When is it okay to subvert the lore in favor of game mechanics, and when isn't it? I suspect that we all have different lines that we'd rather not see Turbine cross - and clearly the RK is over the line for some - but why accept some subversions of lore and not others?
    The complaint about the RK in particular is that elemental mages are not a legitimate role in this setting, any more than clerics, paladins, druids or summoners would be. Every other class in the game is based on something from the books, however tenuous that connection may be, but not the RK as it isn't based on anything Tolkien ever wrote, for all of Turbine's attempts to dress it up in pseudo-Tolkienesque terms. Some race/class combinations are also way over the line by any sensible standard (e.g. anything that involves hobbits being front-line warriors).
    Last edited by Radhruin_EU; Jan 04 2013 at 02:12 PM.

  22. #22
    Quote Originally Posted by Radhruin_EU View Post
    'This is a game' is a weak excuse for creating a class which is deliberately as glaringly bad a fit as they dared to make it. (They even had to tone down the original sound effects because so many people complained). You're just sitting there denying there's anything wrong with it at all, despite how they could readily have made it less obnoxiously obtrusive while still having it fulfil the role they wanted for it. When the design of a class doesn't fit comfortably with any of the others, with this silly "look at me running around Middle-earth clutching a rock" thing when everybody else is properly armed, and when they had to fiddle things for the RK to allow parrying with said rock (pure metagaming) then the design is dubious. Pretending that Turbine are absolutely right about it is laughable, as we're talking Turbine here and they're not gods of gaming (and that's putting it mildly). Go on, tell everyone how you think that everyone who has a problem with the RK is completely wrong just because Turbine stuck it in the game. If you're trying to pretend it's beyond criticism then you're just a fanboy.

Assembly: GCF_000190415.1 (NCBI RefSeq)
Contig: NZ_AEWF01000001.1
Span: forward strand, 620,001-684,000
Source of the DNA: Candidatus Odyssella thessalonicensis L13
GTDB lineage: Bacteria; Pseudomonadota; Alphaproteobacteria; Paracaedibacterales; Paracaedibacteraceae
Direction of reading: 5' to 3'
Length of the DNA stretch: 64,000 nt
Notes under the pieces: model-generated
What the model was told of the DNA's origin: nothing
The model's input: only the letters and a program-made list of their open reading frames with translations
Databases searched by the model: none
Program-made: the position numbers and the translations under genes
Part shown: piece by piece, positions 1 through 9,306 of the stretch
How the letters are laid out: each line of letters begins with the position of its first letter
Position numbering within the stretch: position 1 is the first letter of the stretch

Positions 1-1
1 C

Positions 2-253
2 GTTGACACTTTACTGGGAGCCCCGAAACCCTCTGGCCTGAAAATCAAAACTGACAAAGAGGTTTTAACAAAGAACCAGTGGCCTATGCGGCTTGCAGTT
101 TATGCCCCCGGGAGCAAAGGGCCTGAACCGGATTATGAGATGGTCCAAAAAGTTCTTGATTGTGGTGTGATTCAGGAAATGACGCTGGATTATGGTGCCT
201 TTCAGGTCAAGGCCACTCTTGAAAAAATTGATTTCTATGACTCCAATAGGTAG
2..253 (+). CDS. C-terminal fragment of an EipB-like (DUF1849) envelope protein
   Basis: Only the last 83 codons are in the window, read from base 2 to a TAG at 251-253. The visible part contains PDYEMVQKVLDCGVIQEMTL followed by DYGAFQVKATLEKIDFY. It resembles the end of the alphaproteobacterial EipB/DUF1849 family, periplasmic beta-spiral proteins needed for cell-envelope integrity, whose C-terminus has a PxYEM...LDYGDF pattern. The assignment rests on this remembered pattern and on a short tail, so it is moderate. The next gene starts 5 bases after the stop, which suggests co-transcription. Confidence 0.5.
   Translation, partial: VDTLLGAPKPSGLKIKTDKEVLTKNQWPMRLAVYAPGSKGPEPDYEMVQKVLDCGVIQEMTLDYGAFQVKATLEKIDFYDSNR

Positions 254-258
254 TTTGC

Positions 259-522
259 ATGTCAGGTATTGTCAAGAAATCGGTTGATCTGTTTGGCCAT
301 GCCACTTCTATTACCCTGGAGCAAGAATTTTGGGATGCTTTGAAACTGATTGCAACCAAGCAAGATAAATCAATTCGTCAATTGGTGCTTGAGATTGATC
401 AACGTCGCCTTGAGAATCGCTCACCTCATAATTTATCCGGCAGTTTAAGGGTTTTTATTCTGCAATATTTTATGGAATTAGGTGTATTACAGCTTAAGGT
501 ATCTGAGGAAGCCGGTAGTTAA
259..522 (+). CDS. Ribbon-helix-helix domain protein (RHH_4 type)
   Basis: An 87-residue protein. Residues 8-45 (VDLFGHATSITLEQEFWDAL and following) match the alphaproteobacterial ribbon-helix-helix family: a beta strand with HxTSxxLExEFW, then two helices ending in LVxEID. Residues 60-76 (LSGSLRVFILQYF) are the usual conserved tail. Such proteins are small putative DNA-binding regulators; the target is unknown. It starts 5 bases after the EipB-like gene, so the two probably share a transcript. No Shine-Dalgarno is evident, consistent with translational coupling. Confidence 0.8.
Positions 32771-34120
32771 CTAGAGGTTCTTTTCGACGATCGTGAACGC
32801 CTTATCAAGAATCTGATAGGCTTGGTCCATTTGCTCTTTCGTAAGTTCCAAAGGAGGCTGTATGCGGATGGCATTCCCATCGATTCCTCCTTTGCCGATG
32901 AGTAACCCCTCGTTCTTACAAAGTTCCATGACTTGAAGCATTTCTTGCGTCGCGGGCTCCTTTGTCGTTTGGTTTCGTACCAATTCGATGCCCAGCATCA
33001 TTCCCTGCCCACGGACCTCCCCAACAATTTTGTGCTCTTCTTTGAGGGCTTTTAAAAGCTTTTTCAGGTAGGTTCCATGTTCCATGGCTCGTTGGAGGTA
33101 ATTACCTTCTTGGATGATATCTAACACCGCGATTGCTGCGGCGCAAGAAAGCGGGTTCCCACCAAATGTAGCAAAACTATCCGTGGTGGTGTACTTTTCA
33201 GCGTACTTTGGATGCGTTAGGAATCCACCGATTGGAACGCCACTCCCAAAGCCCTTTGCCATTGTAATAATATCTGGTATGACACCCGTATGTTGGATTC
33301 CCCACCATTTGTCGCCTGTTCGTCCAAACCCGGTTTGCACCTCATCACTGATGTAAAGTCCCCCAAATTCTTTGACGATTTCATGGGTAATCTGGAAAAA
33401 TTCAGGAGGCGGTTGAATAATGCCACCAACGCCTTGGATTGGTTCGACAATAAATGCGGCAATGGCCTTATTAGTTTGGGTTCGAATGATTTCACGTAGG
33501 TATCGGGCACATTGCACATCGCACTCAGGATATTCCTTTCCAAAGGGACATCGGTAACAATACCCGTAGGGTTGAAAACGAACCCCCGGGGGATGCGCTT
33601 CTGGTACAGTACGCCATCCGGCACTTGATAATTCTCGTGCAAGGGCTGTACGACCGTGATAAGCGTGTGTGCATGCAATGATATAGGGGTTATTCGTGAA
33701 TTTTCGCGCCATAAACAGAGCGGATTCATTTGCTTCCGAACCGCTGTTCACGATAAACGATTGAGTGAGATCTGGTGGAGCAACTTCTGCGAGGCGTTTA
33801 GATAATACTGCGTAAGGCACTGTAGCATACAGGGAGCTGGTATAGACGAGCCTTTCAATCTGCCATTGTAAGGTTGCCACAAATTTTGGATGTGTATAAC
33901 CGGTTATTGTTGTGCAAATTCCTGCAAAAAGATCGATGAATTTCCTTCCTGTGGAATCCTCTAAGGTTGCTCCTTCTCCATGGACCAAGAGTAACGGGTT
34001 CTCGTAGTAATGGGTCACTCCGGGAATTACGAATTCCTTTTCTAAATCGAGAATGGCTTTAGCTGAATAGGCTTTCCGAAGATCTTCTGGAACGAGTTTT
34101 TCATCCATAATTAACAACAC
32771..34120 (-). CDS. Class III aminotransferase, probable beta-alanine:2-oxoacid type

And again, the RK is not a 'plot device' as it's not needed for the plot. Classes are game mechanics, not narrative. And 'narrative of revenue generation' is supposed to mean what, exactly? Sounds like management gibberish to me... murder the English language more, why don't you?

    I'm glad we agree the RK has validity in context to the game. The point of this thread.

    The issue of execution of the class is a different issue.

    Are there issues with the RK mechanics? The RK sub-forum has excellent examples.

    Yes, this is a game in the same way a cigar is sometimes just a cigar. But that's a different narrative.

  23. #23
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    Quote Originally Posted by hallasan View Post
    I'm glad we agree the RK has validity in context to the game. The point of this thread.
    Don't play games, I said nothing of the sort.

    The issue of execution of the class is a different issue.
    No, it most certainly is not because it was the execution that pushed it over the line. They could have made something like that fit no more poorly than some other classes with a bit of real creative thinking but no, because they were fixated on the elemental theme they were seemingly hell-bent on it being as obtrusive as possible. (And so loud that umpteen people complained and they had to change it).

    If the idea was a mage class based on the power of verbal imagery then that imagery could be anything (like the imagery Finrod Felagund and Sauron used in their duel of magic) and that could have been really, really cool but no, it simply had to be the stereotypical fire, frost and lightning and they phrased it so poorly that it had to be real, not metaphorical. They blew it, in other words. And even with the lightning, it was simply crass to have it flying from someone's fingertips, guaranteeing it looked out of place. That was the first thing people said: that it looked like a Sith Lord's Force Lightning. Sure, you can include imagery that hackneyed in a game but it's pathetically uncreative because we've seen it all before. Likewise with the floating healing rock, it couldn't have been more out of place if they'd tried.